My Take

If I am correct, then two things will happen: First, state parks will see a significant drop in future winter revenue as those who need to secure longer blocks can’t get inventory due to the timing differential and forgo state parks altogether. Second, residents will continue to have a hard time getting reservations, even with no out-of-state competition for sites. This eliminates the very thing desired while lowering revenues.

A Better Solution

Given the apparent pricing differential, the State should instead have increased pricing for out-of-state parties to the market price and kept the reservation windows equal. Price is the primary determinant of the demand for any product. Given a high enough price, out-of-state demand would have naturally waned, opening more capacity. The same outcome would occur if the subsidy remained for state residents while increasing revenue and curtailing the secondary market. It amazes me that no one from either political party saw the adverse downstream effects of such a solution.

As for me, should I desire to RV in Florida in the winter, I’ll have to look at non-state park locations and now pay the market price. This is why, according to, “The bill’s passage has been welcomed by the Florida Association of RV Parks and Campgrounds and the Florida Recreational Vehicle Trade Association.” Of course, with more winter demand, these private campgrounds can raise prices.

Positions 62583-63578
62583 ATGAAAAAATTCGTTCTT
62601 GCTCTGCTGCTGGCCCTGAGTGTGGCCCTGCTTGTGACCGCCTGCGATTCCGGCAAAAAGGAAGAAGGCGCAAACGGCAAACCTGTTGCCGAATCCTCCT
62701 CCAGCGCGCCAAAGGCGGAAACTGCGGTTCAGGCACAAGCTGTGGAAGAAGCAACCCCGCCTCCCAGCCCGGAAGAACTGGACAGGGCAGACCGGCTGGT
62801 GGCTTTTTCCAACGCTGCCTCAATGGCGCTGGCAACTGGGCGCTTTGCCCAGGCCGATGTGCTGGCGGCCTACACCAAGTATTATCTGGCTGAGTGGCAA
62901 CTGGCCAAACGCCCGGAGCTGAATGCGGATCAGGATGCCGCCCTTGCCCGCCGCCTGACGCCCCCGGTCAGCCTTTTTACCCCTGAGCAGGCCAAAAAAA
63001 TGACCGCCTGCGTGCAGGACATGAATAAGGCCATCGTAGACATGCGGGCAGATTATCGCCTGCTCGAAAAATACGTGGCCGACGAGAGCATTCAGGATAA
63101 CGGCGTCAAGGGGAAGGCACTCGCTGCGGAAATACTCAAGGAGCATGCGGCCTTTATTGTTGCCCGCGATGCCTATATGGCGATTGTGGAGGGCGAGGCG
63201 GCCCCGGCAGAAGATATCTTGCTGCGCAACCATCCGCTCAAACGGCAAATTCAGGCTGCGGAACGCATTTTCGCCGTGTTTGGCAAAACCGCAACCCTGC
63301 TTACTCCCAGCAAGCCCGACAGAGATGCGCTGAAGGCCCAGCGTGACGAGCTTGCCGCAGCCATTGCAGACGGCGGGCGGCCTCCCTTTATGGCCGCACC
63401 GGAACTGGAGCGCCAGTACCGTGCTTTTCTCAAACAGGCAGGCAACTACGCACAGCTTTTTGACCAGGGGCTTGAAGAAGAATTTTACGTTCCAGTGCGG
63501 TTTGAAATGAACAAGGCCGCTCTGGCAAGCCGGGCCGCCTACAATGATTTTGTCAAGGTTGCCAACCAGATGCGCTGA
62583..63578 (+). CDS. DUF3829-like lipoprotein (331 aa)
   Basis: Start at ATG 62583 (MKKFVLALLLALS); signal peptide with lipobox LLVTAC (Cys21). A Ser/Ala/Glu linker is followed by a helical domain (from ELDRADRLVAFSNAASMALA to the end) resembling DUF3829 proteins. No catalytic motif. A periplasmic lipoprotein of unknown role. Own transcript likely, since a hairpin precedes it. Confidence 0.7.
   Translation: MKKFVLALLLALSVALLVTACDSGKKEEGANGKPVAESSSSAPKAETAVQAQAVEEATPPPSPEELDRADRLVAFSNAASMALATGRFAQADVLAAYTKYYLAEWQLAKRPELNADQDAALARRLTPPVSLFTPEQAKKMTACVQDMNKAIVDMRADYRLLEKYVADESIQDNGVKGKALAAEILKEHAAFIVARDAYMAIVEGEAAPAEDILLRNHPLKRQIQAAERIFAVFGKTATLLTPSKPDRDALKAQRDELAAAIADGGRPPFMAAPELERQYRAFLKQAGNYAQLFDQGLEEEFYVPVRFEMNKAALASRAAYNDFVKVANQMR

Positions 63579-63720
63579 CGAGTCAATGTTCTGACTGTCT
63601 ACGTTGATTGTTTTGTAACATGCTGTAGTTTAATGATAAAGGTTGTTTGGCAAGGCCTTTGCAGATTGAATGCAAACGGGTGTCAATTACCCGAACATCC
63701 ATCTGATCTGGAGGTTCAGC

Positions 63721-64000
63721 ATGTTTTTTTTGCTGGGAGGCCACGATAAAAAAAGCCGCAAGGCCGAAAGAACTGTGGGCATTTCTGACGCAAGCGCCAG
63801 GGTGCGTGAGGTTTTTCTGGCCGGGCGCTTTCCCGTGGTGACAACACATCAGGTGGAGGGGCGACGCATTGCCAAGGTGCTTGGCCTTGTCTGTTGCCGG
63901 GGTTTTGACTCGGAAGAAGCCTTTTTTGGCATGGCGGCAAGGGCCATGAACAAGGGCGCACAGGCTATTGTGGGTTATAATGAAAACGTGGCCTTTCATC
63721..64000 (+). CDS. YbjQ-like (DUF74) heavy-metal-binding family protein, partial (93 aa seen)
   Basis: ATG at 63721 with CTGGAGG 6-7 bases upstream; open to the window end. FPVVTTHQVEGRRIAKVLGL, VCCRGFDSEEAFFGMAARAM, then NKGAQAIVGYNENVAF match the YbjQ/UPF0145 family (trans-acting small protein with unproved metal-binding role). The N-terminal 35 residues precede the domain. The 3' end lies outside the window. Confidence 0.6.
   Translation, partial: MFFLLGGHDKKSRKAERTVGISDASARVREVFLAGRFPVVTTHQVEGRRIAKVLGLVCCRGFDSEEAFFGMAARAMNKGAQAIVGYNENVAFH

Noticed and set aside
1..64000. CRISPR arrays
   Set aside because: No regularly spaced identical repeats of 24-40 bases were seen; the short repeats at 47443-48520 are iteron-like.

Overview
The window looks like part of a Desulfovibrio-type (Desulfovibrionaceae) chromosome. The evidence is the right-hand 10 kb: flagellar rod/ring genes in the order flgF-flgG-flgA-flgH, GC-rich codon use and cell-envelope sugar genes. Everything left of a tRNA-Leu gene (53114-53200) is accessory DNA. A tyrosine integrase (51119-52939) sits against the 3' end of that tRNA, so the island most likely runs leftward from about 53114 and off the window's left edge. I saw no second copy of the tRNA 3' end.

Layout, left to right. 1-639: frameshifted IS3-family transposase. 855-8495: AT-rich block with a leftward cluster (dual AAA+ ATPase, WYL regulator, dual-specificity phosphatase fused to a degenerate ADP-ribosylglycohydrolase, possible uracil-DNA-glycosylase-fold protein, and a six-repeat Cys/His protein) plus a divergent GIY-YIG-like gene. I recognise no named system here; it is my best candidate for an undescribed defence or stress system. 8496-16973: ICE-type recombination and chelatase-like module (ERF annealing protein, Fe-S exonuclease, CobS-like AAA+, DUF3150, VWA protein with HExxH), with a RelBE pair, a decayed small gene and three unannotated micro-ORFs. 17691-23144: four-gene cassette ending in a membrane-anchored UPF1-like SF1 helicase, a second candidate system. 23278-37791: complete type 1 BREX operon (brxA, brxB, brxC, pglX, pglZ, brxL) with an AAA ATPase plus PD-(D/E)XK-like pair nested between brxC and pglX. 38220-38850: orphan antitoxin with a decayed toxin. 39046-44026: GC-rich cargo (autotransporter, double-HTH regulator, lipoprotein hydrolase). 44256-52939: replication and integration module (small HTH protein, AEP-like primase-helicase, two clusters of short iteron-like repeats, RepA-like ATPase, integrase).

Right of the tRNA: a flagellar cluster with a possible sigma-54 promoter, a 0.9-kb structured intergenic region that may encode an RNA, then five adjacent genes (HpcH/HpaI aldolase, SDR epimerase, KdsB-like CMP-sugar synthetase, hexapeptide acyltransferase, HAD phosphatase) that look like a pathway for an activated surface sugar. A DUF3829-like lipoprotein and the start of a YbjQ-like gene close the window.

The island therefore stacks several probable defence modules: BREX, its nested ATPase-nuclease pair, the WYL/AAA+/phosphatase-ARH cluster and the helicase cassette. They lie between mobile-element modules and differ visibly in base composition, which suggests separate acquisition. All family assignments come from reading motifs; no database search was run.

You may not see all these secondary effects show up immediately, but give it 5-10 years, and the State Parks will be short financially, and prices will have to be raised to compensate for the revenue shortfall. At that point, out-of-state RV’ers will have adjusted their habits permanently. If I am correct, it is a lose-lose-lose: for out-of-state campers immediately, for Florida residents and for State Park revenues in the longer term.